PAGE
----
The role of local law enforcement agencies is to protect the public, not wage war.
But a federal program is providing surplus military equipment to law enforcement agencies around the country, including South Carolina, that does not always fit with that goal. From 2006 through May 2014, S.C. law enforcement agencies collectively received 28 of the 432 mine-resistent ambush protected vehicles handed out by the U.S. Department of Defense's 1033 program. No one paid much attention to the equipment flowing to the states until the killing of Michael Brown in Ferguson, Mo., when police used military equipment from the program to face off with its citizenry.
It's good to see that our local law enforcement agencies have not received a bounty from the program, nor have they requested it. The Beaufort County Sheriff's Office has received two armored cars while the Bluffton Police Department is interested in a vehicle that can navigate standing water to aid in rescue efforts during severe storms and floodlights to illuminate crime scenes and accidents at night.
And the Beaufort Police Department has received 13 assault rifles and a 1967 utility truck used for storm recovery and has requested more assault rifles and two electronic fingerprint scanners.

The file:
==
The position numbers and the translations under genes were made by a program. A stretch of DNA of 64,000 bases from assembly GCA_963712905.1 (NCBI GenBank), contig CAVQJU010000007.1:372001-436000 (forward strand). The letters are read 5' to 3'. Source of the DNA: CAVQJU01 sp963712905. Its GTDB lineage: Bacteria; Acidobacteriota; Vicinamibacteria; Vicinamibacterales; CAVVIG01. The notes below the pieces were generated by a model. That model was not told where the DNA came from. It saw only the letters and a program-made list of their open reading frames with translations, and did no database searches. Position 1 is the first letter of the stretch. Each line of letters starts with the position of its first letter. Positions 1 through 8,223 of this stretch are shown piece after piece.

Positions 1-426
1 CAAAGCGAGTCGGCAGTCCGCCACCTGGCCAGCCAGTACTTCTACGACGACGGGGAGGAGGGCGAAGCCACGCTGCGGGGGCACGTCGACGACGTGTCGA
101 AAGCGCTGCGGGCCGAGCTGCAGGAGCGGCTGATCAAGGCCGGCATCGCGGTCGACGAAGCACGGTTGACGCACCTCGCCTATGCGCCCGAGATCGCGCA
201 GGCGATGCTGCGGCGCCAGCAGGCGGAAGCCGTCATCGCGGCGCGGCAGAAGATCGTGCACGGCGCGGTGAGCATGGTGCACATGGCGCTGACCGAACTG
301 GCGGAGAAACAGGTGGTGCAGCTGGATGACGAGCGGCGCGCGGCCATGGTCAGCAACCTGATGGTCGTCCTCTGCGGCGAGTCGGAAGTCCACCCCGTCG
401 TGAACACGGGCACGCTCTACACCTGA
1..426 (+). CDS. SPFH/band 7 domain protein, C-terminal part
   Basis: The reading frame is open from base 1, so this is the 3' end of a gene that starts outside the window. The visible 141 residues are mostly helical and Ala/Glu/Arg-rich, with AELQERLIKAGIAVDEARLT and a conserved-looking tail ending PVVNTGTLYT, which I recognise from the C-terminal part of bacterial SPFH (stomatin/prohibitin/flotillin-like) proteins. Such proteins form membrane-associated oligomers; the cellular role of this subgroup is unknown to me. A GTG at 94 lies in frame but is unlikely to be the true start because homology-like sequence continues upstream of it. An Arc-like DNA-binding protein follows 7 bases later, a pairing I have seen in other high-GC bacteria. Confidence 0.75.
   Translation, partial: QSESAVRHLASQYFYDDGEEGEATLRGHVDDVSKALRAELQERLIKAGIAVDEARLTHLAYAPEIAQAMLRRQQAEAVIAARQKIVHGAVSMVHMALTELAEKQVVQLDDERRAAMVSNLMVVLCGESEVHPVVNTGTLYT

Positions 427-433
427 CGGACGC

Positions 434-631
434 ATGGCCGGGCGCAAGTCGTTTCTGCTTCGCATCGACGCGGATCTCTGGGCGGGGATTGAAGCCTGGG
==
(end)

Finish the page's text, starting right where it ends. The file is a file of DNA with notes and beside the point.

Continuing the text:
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Good judgement is key with such a program. To date, our law enforcement agencies have exhibited just that, remembering that their role is to keep the peace, not engage in battle. Most of their received equipment will aid in investigations and bolster rescue efforts.
And for those pieces that could be abused, such as the Sheriff's Office's mine-resistent ambush protected vehicle, it has been used sparingly in extreme cases only. Sheriff P.J. Tanner has called in the Peacekeeper just six times since 2000, usually to send officers into an area where shots are being fired.
Others such as the Port Royal Police Department relies on the Beaufort County Sheriff's Office to handle high-risk situations so it no longer participates in the federal program. Deputy Chief Ron Wekenmann of the Port Royal Police Department makes a convincing argument that heavy artillery doesn't fit with the town's focus. Plus, such equipment would raise logistical problems, including where to park it and how to maintain it.
We hope the sound judgement of our local law enforcement agencies remains in tact as the Obama administration reviews the program.
It may well be that new restrictions are needed to limit the types of equipment local police receive -- and stunt any desire to use the military-grade equipment in routine police operations.
The program's regulations likely need an overhaul too. For example, they currently require police to use what they receive within one year -- a caveat that greatly increases the odds of overzealous use of the equipment and military tactics that may work well in war zones, but not on America's Main Streets.
Law enforcement is sworn to protect and serve. Fortunately, our local law enforcement agencies are taking that solemn oath to heart. So should the Department of Defense.